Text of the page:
But he didn’t have to start from scratch. In David’s search for other scouting options, he found Europe’s Baden-Powell Service Association (the original scouting model that the U.S. Boy Scouts was founded on in 1910) and was quickly hooked by its no-nonsense approach. With straightforward, loophole-free rules laid down in 1907, the association stressed outdoors-y goals and an all-inclusive atmosphere.

After convincing some of his current scouts and local families to join forces, David started the 10th Daniel Boone Scout Group, officially igniting the BPSA U.S. program. The goal? To bring scouting back to its roots. “Sure, the Boy Scouts’ discriminatory policies made me leave the program, but that isn’t the focus,” says David. “It’s time we bring back traditional scouting.”

To him, this means swapping “programming” and “computer game design” merit badges for those scouting was founded on, mainly outdoor survival and navigation. David agrees that youth tech education is important—it’s just not part of the scouting platform.

“Scouting is supposed to be focused on two things: outdoor skills and public service,” he says. “These seem to have been forgotten over the years.” David’s own troop reflects these values by spending weekends cleaning up trash alongside the Missouri River and honing their campfire cooking skills on camping trips.

Soon after his troop got off the ground, he began hearing from interested parents and ex-members across the country. There are now 24 BPSA-chartered groups, from New Hampshire to New Mexico, empowering scouts and leaders of all ages, sexual orientations, and genders. David’s been the national commissioner since 2009, both arranging national events and connecting interested scouts on a local level, thanks to their site’s handy Scout Finder application.

Still, he remains modest about his program’s achievements and long-term effects on gender and sexuality biases.

“I just wanted to find another alternative for my kids, one that focused on equality and traditional scouting,” he says. “But it wasn’t a new idea. I was just the first to make the move.”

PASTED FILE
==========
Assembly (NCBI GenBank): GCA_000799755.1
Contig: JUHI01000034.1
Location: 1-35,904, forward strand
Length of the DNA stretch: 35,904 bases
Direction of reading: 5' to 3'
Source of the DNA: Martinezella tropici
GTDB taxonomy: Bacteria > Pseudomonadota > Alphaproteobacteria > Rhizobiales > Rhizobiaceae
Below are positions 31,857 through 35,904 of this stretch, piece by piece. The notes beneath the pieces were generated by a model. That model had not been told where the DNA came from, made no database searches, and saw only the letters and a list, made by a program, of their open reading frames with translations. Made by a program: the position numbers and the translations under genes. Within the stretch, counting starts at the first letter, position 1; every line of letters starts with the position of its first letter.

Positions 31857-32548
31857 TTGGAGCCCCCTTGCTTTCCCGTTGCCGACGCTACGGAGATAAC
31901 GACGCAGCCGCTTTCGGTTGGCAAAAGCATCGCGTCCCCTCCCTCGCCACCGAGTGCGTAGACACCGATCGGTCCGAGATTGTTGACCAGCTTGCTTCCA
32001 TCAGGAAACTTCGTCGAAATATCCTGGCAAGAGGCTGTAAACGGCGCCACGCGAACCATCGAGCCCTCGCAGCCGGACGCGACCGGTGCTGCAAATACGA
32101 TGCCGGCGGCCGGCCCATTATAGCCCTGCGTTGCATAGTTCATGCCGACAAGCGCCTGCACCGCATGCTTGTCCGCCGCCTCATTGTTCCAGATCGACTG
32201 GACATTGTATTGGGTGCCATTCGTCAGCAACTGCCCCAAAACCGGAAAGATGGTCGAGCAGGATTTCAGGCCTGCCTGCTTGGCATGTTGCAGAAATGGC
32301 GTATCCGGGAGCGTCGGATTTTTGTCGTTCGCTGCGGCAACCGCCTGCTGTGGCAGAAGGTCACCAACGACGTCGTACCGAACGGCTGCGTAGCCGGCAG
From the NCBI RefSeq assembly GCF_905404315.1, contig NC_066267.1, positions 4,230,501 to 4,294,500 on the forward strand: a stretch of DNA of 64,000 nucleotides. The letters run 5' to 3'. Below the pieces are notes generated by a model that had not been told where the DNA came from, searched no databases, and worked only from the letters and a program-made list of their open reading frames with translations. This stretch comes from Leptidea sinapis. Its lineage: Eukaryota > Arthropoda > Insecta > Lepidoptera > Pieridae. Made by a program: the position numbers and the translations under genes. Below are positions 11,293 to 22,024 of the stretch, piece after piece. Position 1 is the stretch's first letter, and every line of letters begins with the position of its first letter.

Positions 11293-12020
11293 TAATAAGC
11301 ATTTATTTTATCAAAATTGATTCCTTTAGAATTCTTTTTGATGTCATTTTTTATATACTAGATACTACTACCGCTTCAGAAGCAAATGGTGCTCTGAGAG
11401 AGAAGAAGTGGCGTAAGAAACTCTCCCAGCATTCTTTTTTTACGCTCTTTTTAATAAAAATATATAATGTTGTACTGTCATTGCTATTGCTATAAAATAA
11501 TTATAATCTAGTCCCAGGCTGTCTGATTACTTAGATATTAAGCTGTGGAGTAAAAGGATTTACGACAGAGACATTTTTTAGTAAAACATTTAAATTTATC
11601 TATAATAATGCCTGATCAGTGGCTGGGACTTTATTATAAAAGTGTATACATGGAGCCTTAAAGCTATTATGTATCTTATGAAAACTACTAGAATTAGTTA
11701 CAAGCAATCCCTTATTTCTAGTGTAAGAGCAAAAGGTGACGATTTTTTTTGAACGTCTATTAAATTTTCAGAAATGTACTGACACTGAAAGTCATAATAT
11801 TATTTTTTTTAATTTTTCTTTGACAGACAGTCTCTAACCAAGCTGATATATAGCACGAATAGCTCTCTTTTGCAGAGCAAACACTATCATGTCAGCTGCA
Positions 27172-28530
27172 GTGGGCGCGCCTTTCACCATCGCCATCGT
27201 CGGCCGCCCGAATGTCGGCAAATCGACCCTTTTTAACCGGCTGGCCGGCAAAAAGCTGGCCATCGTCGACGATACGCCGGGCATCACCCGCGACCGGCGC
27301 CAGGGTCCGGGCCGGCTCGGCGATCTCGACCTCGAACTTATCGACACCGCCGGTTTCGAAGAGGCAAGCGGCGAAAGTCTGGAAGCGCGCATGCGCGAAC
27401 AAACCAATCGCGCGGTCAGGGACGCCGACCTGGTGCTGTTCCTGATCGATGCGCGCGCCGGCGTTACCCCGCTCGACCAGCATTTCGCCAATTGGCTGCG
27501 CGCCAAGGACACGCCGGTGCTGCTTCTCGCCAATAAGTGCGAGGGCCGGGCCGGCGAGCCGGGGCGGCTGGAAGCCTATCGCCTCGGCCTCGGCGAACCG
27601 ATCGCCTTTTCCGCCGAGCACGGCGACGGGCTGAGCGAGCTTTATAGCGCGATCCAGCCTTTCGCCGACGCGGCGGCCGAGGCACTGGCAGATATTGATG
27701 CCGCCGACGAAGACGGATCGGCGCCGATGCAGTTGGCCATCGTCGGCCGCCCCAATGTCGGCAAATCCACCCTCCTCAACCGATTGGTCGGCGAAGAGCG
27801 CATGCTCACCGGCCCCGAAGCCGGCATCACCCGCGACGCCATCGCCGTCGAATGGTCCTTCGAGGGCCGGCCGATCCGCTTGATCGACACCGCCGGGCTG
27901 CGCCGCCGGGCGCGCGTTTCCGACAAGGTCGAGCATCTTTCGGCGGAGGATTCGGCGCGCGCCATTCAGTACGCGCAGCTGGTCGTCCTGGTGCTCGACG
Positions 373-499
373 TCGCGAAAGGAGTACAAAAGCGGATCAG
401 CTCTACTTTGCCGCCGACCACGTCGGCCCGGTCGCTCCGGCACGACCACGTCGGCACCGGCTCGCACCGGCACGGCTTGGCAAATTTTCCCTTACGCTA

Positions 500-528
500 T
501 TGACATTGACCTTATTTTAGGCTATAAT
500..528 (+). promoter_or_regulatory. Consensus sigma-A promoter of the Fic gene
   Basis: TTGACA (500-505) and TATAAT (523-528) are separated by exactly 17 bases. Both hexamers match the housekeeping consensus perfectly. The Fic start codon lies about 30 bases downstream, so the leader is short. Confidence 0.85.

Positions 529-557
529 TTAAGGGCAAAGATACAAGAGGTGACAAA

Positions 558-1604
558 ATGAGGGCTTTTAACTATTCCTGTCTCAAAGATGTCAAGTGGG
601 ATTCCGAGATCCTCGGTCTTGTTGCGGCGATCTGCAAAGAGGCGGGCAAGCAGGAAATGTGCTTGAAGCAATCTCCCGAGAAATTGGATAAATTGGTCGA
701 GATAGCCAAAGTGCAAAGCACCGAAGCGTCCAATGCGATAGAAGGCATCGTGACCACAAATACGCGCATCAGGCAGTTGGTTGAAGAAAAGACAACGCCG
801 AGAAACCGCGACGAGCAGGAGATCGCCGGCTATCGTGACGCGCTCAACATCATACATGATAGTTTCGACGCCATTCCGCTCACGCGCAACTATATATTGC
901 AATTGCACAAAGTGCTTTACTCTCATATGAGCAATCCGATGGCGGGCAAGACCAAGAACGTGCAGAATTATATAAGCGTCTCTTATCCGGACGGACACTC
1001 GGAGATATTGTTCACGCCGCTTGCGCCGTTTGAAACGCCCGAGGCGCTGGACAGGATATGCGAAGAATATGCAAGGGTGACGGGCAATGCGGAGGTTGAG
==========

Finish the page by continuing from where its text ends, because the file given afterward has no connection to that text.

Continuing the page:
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Interested in starting a local BPSA troop or know a community that’s looking for an alternative to the BSA? Contact David Atchley at david.m.atchley@gmail.com or look for nearby members on the Scout Finder.

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Latest from Latin America: Changing the world with “suspended” coffee

The piece below on an Argentian entrepreneur was translated and edited from the original Spanish version on the blog of our Spanish site, Idealistas

Around Easter, this image of a man sipping coffee (paired with a short story by Italian Tonino Guerra) spread like wildfire through social networks across the globe. Thousands shared the photo and ‘liked’ it on Facebook. Sol Verdier, a mother and graphic designer, decided to go further.

When she saw the picture and read the story behind the photo, she thought, “I can do something more.”  So she founded the Argentine initiative “Un Café Pendiente” (or, “Suspended Coffee”), a movement encouraging coffee shop regulars to buy an extra coffee to be “on hold” for a customer who can’t afford to buy a cup.

By simply placing recognizable stickers on the outside of participating shops—and encouraging homeless shelters, churches, and other communities to spread the word—Sol can help those in need connect with customers willing to help.

Sol Verdier, founder of the Argentina initiative, Un Café Pendiente

Sol Verdier, founder of the Argentina initiative, Un Café Pendiente

While she’s not the first to be inspired by the story and start up her own version (check out the others popping up around the world), Sol is the first to bring the idea to Argentina.

After two months, and almost 30,000 supporters on her Facebook page, Sol tells us the story of how she went from intention to action: